Constitutional Law, Political Law

Ateneo de Manila University v. Capulong G.R. No. 99327 May 27, 1993 Academic Freedom


As a requisite to membership, the Aquila Legis, a fraternity organized in the Ateneo Law School, held its initiation rites on February 8, 9 and 10, 1991, for students interested in joining its ranks. As a result of such initiation rites, Leonardo “Lennie” H. Villa, a first year student of petitioner university, died of serious physical injuries, while another freshman was hospitalized for acute renal failure.

Petitioner Dean Cynthia del Castillo created a Joint Administration-Faculty-Student Investigating Committee, tasked to investigate and submit a report on the circumstances surrounding the death of Lennie Villa. Respondent students were required to submit their written statements but failed to file a reply. 

The Committee, after receiving the written statements and hearing the testimonies of several witnesses, found a prima facie case against respondent students for violation of Rule 3 of the Law School Catalogue entitled “Discipline.”

Petitioner Dean created a Disciplinary Board to hear the charges against respondent students.

The Board found respondent students guilty of violating Rule No. 3 of the Ateneo Law School Rules on Discipline which prohibits participation in hazing activities. 

Ultimately, petitioner Fr. Bernas, as President of the Ateneo de Manila University, imposed the penalty of dismissal on all respondent students.

Respondent students filed with the RTC, a petition for certiorari, prohibition and mandamus with prayer for TRO and preliminary injunction alleging that unless a temporary restraining order is issued, they would be prevented from taking their examinations. 

On the same day, Judge Madayag issued a TRO enjoining petitioners from dismissing respondent students and stopping the former from conducting hearings relative to the hazing incident and ordered petitioners to reinstate respondent students.

Respondent judge likewise issued the writ of preliminary injunction upon posting by respondents of a bond.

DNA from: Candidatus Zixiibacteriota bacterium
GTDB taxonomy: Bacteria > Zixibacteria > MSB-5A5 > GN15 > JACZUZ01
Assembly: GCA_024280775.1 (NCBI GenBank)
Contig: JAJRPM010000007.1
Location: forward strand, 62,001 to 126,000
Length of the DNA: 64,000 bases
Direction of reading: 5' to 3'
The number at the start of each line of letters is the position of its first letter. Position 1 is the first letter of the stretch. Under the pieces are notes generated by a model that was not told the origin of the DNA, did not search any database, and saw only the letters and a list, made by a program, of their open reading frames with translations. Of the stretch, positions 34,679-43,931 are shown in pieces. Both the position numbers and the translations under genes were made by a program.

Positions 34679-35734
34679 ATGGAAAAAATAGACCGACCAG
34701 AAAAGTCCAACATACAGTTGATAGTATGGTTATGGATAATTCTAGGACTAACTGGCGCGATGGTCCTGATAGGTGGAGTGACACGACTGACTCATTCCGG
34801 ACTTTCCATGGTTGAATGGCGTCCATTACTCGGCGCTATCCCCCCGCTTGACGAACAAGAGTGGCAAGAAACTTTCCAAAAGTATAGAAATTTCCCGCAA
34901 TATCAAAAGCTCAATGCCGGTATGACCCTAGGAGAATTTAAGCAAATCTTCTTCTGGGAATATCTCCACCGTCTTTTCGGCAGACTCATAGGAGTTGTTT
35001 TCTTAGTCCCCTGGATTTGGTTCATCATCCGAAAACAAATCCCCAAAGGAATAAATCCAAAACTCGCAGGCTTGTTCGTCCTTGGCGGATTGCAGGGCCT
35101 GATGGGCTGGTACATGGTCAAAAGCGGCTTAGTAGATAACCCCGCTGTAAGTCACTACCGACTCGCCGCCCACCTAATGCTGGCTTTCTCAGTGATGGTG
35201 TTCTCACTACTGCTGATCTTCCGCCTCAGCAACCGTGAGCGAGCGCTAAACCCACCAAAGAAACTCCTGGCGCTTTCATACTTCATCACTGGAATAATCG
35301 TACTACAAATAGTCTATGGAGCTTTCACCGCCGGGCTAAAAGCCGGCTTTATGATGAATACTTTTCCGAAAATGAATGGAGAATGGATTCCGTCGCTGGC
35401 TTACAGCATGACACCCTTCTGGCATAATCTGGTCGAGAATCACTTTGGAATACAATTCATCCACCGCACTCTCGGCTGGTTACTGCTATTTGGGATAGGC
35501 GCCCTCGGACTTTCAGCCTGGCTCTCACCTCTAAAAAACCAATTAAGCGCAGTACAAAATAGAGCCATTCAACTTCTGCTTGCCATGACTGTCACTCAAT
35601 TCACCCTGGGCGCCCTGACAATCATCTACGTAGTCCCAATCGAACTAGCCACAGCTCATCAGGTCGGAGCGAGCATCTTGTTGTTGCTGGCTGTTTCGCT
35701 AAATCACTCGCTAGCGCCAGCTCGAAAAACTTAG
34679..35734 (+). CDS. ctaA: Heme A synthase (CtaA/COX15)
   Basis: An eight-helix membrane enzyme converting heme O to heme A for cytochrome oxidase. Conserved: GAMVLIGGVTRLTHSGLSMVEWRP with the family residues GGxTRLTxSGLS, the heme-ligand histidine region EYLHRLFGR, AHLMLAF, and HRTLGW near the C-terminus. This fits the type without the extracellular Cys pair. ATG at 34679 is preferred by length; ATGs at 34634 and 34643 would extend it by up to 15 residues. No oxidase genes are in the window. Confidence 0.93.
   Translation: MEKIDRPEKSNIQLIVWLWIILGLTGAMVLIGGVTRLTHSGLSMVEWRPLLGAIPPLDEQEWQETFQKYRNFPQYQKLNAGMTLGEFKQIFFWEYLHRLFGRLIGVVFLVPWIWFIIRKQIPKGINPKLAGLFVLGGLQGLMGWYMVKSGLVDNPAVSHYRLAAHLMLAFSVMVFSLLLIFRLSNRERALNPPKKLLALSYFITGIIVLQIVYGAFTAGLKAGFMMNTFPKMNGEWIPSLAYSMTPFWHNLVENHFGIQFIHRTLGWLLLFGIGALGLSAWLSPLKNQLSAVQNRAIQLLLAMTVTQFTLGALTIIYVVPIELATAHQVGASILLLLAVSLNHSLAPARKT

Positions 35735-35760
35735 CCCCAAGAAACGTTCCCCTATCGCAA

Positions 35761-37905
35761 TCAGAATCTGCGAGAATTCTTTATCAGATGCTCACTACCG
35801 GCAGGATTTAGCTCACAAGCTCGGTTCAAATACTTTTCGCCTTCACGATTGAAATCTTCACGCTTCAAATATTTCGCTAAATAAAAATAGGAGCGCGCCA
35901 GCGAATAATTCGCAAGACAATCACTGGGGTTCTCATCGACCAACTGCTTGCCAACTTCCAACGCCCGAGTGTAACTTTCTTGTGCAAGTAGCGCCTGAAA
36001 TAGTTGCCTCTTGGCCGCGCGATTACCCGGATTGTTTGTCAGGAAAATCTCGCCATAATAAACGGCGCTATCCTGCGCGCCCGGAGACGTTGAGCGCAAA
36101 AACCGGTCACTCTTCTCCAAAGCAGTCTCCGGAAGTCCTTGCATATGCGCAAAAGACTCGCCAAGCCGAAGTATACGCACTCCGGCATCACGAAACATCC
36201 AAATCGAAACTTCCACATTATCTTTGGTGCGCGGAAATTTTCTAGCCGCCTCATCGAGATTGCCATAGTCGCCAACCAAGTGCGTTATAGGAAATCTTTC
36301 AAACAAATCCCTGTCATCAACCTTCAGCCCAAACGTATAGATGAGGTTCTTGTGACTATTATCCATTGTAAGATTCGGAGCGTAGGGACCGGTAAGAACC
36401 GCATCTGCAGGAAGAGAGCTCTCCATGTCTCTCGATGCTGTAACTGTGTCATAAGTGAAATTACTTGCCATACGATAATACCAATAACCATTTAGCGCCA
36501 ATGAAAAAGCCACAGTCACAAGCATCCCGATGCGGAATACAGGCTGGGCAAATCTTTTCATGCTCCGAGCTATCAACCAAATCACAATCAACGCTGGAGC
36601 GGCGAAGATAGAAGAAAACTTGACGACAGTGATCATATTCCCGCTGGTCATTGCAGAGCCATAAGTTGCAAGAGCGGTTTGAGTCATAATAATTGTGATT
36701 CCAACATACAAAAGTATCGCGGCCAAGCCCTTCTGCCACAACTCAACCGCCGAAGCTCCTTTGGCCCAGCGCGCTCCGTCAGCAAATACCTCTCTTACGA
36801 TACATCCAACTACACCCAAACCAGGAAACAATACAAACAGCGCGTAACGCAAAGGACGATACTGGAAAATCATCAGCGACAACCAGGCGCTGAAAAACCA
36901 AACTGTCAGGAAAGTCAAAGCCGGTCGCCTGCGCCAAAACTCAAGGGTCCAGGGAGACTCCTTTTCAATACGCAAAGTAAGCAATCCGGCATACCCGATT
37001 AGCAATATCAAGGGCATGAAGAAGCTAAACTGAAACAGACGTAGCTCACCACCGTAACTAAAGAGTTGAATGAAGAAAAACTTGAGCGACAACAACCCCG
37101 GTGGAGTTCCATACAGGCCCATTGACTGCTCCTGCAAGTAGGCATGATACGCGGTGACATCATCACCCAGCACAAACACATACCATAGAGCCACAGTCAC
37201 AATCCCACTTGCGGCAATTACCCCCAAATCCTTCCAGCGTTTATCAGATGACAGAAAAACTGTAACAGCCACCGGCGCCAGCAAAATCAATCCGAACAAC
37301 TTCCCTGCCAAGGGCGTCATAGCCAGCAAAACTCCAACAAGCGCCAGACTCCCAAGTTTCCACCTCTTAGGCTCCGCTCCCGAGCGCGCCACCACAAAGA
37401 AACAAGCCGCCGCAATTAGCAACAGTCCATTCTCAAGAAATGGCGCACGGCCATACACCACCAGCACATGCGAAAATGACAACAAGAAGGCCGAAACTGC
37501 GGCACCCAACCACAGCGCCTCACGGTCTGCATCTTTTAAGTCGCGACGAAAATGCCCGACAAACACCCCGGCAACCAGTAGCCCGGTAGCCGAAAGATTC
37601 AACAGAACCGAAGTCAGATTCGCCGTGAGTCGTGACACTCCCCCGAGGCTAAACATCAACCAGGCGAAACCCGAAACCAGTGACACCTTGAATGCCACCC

Hence, this special civil action of certiorari under Rule 65 with prayer for the issuance of a temporary restraining order enjoining the enforcement of the May 17, 1991 order of respondent judge.


Whether a school is within its rights in expelling students from its academic community pursuant to its disciplinary rules and moral standards.


We grant the petition and reverse the order of respondent judge ordering readmission of respondent students. Respondent judge committed grave abuse of discretion when he ruled that respondent students had been denied due process in the investigation of the charges against them.

It is the threshold argument of respondent students that the decision of petitioner Fr. Joaquin Bernas, S. J., then President of the Ateneo de Manila University, to expel them was arrived at without affording them their right to procedural due process. We are constrained to disagree as we find no indication that such right has been violated. On the contrary, respondent students’ rights in a school disciplinary proceeding have been meticulously respected by petitioners in the various investigative proceedings held before they were expelled.

Granting that they were denied such opportunity, the same may not be said to detract from the observance of due process, for disciplinary cases involving students need not necessarily include the right to cross examination. An administrative proceeding conducted to investigate students’ participation in a hazing activity need not be clothed with the attributes of a judicial proceeding. 

Respondent students argue that we erred in issuing a TRO since petitioners do not stand to suffer irreparable damage in the event that private respondents are allowed to re-enroll. 

[T]he immediate reinstatement of respondent students who have been investigated and found by the Disciplinary Board to have violated petitioner university’s disciplinary rules and standards will certainly undermine the authority of the administration of the school. 

More importantly, it will seriously impair petitioner university’s academic freedom which has been enshrined in the 1935, 1973 and the present 1987 Constitutions.

To recall, the essential freedoms subsumed by Justice Felix Frankfurter in the term “academic freedom” cited in the case of Sweezy v. New Hampshire, are: 

(1) who may teach: 

(2) what may be taught; 

(3) how it shall be taught; and 

(4) who may be admitted to study.

As corporate entities, educational institutions of higher learning are inherently endowed with the right to establish their policies, academic and otherwise, unhampered by external controls or pressure. In the Frankfurter formulation, this is articulated in the areas of: (1) what shall be taught, e.g., the curriculum and (2) who may be admitted to study.

Since Garcia v. Loyola School of Theology, we have consistently upheld the salutary proposition that admission to an institution of higher learning is discretionary upon a school, the same being a privilege on the part of the student rather than a right.

For private schools have the right to establish reasonable rules and regulations for the admission, discipline and promotion of students. 

Such rules are “incident to the very object of incorporation and indispensable to the successful management of the college. The rules may include those governing student discipline.”

We, therefore, affirm petitioners’ imposition of the penalty of dismissal upon respondent students.

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